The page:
That "special course" is probably PHY189: "A limited enrollment seminar course for First Year Science students interested in current research in Physics. Students will meet active researchers studying the universe from the centre of the earth to the edge of the cosmos. Topics may range from string theory to experimental biological physics, from climate change to quantum computing, from superconductivity to earthquakes. The course may involve both individual and group work, essays and oral presentations." Not so much doing research yourself but it provides exposure I guess. There are only 20 spots in this class so enroll at the very beginning of your start time if you plan to take it, don't worry about the hard courses listed above because not many people are keen on taking them, they'll have space for sure.

EngSci Physics Option... the course offerings in the 3rd and 4th years of that program are hosted by the Department of Physics anyway, you'll be in the same classes as math/physics specialists and whoever in the Faculty of Arts & Science decides to take them. The difference in the upper years is that you can opt to take courses in electrical and computer engineering if you want to. As for your first two years, EngSci focuses on breadth rather than depth - you'll cover more material but you won't go as deep into it as the math/physics specialists. The bio and chem courses shouldn't be much to worry about, they're very minimal.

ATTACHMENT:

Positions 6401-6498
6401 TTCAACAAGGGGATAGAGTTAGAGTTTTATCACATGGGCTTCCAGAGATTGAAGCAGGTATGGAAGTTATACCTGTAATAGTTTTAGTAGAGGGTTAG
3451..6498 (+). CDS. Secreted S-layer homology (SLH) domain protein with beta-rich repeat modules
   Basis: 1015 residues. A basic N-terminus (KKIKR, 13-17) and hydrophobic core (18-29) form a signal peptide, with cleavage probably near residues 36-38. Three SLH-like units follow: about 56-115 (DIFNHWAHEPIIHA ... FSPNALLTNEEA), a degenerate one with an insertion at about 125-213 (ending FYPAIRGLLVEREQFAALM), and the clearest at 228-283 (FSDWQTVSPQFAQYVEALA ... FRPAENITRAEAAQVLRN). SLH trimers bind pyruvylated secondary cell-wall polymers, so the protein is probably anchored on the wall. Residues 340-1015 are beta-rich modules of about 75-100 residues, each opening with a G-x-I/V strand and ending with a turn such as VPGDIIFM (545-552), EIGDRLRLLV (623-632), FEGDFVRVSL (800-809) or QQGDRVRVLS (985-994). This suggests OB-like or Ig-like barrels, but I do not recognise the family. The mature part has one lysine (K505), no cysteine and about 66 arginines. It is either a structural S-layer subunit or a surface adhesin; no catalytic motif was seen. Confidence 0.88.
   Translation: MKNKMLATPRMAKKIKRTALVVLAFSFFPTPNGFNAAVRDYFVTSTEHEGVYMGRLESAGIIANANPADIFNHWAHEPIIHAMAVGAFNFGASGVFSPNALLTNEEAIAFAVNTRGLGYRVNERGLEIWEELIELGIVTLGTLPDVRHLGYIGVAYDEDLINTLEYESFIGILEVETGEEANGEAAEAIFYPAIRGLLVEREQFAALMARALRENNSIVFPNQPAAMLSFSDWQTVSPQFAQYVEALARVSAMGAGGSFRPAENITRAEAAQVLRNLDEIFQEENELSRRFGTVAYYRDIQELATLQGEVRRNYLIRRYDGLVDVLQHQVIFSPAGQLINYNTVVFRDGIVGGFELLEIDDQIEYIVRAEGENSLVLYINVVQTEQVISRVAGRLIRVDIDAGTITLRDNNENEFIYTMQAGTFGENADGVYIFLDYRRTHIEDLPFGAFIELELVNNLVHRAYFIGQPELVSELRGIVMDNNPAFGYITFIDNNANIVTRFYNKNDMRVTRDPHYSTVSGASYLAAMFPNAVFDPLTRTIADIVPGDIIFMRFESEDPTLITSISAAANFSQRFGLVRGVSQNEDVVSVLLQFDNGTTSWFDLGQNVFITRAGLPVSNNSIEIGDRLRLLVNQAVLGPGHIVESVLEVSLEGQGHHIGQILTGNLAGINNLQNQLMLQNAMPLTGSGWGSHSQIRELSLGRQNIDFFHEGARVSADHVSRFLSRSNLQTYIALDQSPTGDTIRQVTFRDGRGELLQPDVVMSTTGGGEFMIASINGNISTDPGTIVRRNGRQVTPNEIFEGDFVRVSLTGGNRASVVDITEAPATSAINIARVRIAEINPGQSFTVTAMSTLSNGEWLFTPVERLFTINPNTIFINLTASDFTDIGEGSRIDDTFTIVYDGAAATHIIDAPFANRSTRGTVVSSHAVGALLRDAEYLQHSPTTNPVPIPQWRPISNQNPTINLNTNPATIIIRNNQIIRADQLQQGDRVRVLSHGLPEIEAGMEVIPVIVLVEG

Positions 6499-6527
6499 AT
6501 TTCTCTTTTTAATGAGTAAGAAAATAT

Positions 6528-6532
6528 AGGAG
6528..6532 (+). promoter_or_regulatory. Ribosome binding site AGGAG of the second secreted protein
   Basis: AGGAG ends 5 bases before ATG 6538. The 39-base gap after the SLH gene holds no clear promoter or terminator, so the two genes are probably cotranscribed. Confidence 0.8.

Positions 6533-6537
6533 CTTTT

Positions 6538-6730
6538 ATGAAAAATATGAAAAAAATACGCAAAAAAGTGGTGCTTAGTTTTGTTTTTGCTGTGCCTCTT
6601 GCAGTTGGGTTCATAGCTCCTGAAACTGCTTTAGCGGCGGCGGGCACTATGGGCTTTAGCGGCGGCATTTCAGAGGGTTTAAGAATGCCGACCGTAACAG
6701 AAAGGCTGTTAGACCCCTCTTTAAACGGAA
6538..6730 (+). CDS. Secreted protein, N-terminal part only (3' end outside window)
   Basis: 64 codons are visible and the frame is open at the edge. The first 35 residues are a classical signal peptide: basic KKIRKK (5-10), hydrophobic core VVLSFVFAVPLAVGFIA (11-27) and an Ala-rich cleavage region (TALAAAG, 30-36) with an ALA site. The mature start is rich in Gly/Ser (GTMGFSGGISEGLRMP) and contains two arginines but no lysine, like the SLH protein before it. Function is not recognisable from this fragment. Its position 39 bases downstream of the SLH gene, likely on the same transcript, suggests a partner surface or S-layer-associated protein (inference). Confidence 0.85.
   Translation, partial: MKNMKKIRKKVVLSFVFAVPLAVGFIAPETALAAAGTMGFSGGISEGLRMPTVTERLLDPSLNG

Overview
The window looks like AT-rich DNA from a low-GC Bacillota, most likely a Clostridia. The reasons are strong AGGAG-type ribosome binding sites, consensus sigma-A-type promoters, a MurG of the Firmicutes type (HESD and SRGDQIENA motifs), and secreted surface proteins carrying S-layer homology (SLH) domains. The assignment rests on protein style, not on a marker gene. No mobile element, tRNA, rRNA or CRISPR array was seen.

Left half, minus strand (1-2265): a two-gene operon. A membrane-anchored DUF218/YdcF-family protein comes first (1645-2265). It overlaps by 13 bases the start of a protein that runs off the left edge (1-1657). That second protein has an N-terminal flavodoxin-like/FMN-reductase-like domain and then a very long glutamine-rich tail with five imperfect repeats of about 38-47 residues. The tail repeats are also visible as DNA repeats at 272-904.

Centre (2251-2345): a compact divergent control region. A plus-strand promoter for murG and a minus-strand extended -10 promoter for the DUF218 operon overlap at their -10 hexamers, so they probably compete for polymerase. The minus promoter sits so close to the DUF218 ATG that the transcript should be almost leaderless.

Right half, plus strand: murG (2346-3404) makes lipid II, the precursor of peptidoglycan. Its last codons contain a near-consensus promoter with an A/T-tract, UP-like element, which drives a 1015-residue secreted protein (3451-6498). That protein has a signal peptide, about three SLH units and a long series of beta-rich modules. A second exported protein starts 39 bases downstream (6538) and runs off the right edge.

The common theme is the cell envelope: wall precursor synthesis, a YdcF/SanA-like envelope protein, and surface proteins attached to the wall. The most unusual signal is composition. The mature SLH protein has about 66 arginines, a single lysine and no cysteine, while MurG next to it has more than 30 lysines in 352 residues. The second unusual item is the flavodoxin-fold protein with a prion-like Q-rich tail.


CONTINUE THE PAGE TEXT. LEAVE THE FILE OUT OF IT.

Oh and finally, a degree in engineering is probably more useful for the future in terms of career opportunities.
 
  • #19
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Your offer was for Physical and Mathematical Sciences, you can enroll in any courses you like given that you have enrollment priority (which you do for MAT157/240/247 and PHY151/152). You don't pick your specific Program of Study until the end of first year.
Hi, can you give me a idea how hard the program is? I'm not very worried about physics but math worries me. For physics I finished studying "Fundamentals of Physics" but not master it, I'm planning to go over it again. So PHY151H1, PHY152H1 shouldn't be a problem. I'm taking AP math this year for AB but I'm writing the BC exam, though I'm not doing very good in the course.(I have just 90, there's no multipliers.) I feel I have good feelings for physics, but not so much for math. Do you think I'm prepared for the math courses? Do I have to take English courses? Can I take computer science, economies and/or philosophy? Should I take 100% course load or more?

I heard that I can't take as many labs as a Physics Specialist, would that be a disadvantage towards research opportunities? As the work load is increased I'm guess my GPA would decrease? When applying for Grad school, would they know that I'm taking a double specialist? Would I be an advantage? (I would be applying to physics grad school.) Is there any other advatages or disadvatages?

Thanks.
 
  • #20